S P O I L A G E   F O L L O W S . . .

After accidentally falling off a cliff (!), Trish finds a boathouse with a working radio and the group manage to summon the coastguard. Wakefield somehow breaks out and fights with Danny, managing to send him eye-first on to one of those paper-needle things (as seen in Intruder in 1988) and Shea and Madison escape. Unfortunately for the others, re-splitting up to take showers and stuff couldn’t be a more dense decision at the time and Trish puts on her wedding dress to show Henry. Coulda seen this coming… a noise outside sends him on the investigative detail and Wakefield attacks her, sending her on a woodland chase in her lovely white dress, which gets all dirty until she runs into the arms of Henry, who subsequently confesses he slipped Wakefield the key, murdered a whole loada people and then sticks a knife into her! Wakefield materialises: “Hi dad!”

Much of the finale sees Henry and his father trying to off the final five survivors before the coastguard arrives. After sending Shea and Madison off towards land in a small motorboat, Sully gets himself killed, leaving only Abby and Jimmy to figure out the truth just in time and Henry shockingly murders his own dad instead of Abby, sets fire to the church to cover up the deaths and, as far as the cops are concerned, all loose ends are tied up.

It turns out that Henry would rather be with his half-sister forever and traps her inside a house on the island where they can live in secret. Jimmy is tied up in the garage as a ploy; Henry wants him to confess to being Wakefield’s accomplice so that no harm comes Abby’s way. Of course, she has other ideas and they manage to break free, kill Henry and save the day, albeit too late for 27 of the other cast members.

So there you have it, Harper’s Island finishes. I’d switched suspects to Henry a few episodes back, given that the writers were trying to push us towards Jimmy as the killer and neither Sully nor Danny seemed to have motive (although in hindsight, remembering that Sully was Trish’s former lover, he could easily have been the killer). In truth, I doubted the killer would be female and half expected Booth might come back from beyond the grave also… Que sera.

They did the best with what was left, but, from about Episode 9 the whole thing was wearing thin. The requisite once-an-episode victim tally couldn’t fill a whole 45 minutes’ worth and flashback padding and drawn out scenes of paranoia and people walking around the woods with shotguns were getting a bit tiresome. Ergo, a mostly successful try at something different for TV but I think this might be the last we see of this format.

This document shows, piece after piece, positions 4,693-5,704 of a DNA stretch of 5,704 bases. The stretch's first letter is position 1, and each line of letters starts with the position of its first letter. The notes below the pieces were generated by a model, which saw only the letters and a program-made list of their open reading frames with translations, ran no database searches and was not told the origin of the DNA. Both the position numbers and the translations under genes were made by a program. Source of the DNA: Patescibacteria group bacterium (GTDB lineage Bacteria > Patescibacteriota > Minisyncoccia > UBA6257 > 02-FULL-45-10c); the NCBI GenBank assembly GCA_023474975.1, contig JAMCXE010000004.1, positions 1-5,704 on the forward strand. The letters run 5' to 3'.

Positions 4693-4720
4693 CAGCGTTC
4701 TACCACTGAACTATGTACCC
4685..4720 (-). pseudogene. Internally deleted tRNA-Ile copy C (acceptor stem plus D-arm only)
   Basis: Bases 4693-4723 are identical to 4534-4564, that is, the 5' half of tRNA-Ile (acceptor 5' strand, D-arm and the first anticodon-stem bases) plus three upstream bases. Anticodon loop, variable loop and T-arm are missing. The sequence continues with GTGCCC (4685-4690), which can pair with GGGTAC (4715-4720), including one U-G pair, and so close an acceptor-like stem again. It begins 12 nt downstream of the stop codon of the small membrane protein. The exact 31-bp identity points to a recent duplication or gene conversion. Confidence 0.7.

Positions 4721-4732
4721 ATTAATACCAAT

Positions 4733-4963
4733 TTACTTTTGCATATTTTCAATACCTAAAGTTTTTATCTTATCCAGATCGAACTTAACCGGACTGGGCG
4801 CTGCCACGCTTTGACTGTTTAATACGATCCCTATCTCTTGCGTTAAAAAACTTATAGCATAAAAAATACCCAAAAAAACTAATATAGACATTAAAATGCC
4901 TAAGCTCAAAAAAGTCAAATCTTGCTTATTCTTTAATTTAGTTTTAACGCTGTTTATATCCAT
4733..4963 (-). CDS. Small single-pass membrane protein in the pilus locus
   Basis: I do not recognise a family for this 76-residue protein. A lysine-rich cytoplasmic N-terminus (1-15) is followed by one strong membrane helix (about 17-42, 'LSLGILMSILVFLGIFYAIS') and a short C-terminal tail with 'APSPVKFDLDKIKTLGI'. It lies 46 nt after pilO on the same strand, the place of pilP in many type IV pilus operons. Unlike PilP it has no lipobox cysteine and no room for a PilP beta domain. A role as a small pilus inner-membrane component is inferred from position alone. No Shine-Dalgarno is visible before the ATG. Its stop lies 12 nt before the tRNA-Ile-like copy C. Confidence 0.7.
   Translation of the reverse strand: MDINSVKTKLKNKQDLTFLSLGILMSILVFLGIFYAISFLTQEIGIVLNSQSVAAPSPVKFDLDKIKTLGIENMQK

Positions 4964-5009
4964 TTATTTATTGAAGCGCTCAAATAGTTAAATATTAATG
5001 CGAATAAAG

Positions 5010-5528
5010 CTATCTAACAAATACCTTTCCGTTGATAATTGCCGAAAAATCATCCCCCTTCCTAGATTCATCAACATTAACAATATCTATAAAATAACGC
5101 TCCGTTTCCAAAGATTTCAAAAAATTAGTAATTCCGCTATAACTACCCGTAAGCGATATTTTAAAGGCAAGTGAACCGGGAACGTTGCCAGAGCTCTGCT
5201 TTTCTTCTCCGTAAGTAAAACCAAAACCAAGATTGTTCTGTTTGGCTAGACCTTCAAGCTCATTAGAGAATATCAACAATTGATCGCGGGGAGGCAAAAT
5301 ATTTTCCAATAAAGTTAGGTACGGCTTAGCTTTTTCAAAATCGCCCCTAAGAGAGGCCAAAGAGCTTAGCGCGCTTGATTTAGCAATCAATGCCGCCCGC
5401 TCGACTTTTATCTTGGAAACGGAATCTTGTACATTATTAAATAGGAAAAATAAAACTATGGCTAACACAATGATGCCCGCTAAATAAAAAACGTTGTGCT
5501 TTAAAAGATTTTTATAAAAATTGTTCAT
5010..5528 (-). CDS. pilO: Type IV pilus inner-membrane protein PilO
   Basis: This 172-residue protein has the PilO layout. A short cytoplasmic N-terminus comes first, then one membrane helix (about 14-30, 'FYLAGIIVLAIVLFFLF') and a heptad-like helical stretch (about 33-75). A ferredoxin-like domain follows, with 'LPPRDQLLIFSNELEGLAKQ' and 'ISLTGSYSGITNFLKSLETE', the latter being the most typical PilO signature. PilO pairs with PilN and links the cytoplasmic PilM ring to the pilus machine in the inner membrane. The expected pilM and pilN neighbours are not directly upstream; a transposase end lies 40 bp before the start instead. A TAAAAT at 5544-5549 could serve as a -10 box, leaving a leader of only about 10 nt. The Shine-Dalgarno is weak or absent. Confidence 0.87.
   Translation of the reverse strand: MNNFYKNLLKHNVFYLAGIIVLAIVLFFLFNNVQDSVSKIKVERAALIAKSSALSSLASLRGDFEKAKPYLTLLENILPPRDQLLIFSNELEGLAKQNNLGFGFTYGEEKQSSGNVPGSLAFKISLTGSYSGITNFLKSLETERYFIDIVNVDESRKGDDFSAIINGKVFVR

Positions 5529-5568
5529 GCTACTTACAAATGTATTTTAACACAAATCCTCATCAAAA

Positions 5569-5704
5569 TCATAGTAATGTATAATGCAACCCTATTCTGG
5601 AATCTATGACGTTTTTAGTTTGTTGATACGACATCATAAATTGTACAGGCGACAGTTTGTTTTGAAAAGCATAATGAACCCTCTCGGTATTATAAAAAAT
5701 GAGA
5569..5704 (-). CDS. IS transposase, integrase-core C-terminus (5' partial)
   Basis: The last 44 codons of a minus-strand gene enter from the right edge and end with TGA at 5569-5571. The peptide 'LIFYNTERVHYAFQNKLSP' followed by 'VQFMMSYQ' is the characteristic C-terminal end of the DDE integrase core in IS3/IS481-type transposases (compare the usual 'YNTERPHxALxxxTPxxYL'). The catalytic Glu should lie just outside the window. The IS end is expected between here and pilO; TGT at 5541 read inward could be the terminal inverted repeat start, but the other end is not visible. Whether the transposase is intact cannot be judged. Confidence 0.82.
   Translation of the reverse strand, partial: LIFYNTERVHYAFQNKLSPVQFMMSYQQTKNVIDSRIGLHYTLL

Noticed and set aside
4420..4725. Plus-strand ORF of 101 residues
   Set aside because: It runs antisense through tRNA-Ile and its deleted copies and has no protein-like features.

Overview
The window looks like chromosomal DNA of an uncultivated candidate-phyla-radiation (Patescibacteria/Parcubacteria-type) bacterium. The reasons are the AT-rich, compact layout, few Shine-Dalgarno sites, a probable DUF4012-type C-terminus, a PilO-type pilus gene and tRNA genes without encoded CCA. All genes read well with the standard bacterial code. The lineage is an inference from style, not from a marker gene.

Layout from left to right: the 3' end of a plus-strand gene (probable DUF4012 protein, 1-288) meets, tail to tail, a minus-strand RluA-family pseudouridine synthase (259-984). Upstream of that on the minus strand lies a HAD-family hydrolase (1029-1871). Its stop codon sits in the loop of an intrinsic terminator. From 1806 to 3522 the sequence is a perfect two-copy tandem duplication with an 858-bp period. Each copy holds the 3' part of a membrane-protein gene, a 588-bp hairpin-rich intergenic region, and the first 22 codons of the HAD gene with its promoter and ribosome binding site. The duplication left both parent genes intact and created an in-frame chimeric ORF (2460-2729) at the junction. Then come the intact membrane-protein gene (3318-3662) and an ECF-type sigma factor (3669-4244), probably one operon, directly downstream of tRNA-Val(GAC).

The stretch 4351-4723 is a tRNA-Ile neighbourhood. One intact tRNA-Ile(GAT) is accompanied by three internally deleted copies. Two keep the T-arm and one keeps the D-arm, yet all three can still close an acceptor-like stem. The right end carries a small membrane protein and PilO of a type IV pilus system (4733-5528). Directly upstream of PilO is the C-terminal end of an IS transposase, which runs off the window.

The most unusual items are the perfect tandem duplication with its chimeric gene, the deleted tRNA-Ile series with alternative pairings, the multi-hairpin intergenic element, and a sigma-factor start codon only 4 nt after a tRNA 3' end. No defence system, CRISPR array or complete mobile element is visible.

I liked the cast a lot, Elaine Cassidy was a good, if not standardized final girl with the usual set of issues and she was backed by some good talent. Here are the blurbs-of-interest for the roster: Katie Cassidy (Trish) was the heroine in the remake of Black Christmas and was also in the remake of When a Stranger Calls; Gina Holden (Shea) was one of the rollercoaster victims in Final Destination 3; both Brandon Jay McLaren (Danny) and Ben Cotton (Shane) were in Scar 3D; Claudette Mink (Katherine) was in both Children of the Corn: Revelation and Return to Cabin by the Lake; Chris Gauthier was one of the rave victims in Freddy vs. Jason and Richard Burgi appeared in Hostel Part II and the Friday the 13th reboot.

Not-so-cold Prey

manhuntdvdMANHUNT

2 Stars  2008/18/76m

“This year…it’s open season.”

Director: Patrik Syversen / Writers: Patrik Syversen & Nini Bull Robsahm / Cast: Henriette Bruusgaard, Jorn-Bjorn Fuller-Gee, Nini Bull Robsahm, Lasse Valdal, Janne Starup Bones, Helge Sween, Jeppe Laursen, Erlend Vetleseter.

Body Count: 9


I like mystery plots, whodunits and complex conspiracy thrillers but sometimes filmmakers take this a little too far. In the case of Norwegian Wrong Turn rip-off Manhunt, the mystery is why the hell any of what’s happening is happening?

Inexplicably set in that golden year for teen death, 1974 (so…that tagline should probably be “that year…it was open season” right?), for no other reason than to rob the characters of cellphones, I suppose, a quartet of teens in a VW Camper drive into the woods for some hiking. They stop at a diner, quarrel about picking up a traumatised young woman, pick her up, argue again, lose their keys and then get ambushed by a trio of backwoods hunters who want to kill them. Why? Shrug. No, really…why?

Perhaps the writers thought the true horror lay in the absence of motive but this factor doesn’t impress much when coupled with the less than likeable characters, all of whom have no particular story of their own save for obvious final girl Camilla, who’s going to go to a good school. It’s like I’ve known her forever.

Manhunt does succeed in creating some sub-Haute Tension style, uh… tension when Camilla is wandering alone through the dense forest while her buddies drop like flies. Strangely, she’s the only one who even attempts to fight back and offs all three psychos before staggering away. Notably, the whole film takes place in the daylight for a change, enabling us to witness some amateur pathology and hear some squishy cutting sounds.

Ultimately, it’s not a film you’d remember and, even at a mere 76 minutes, seems to drag. Cold Prey it ain’t, Texas Chain Saw it wants to be.

1 170 171 172 173 174 185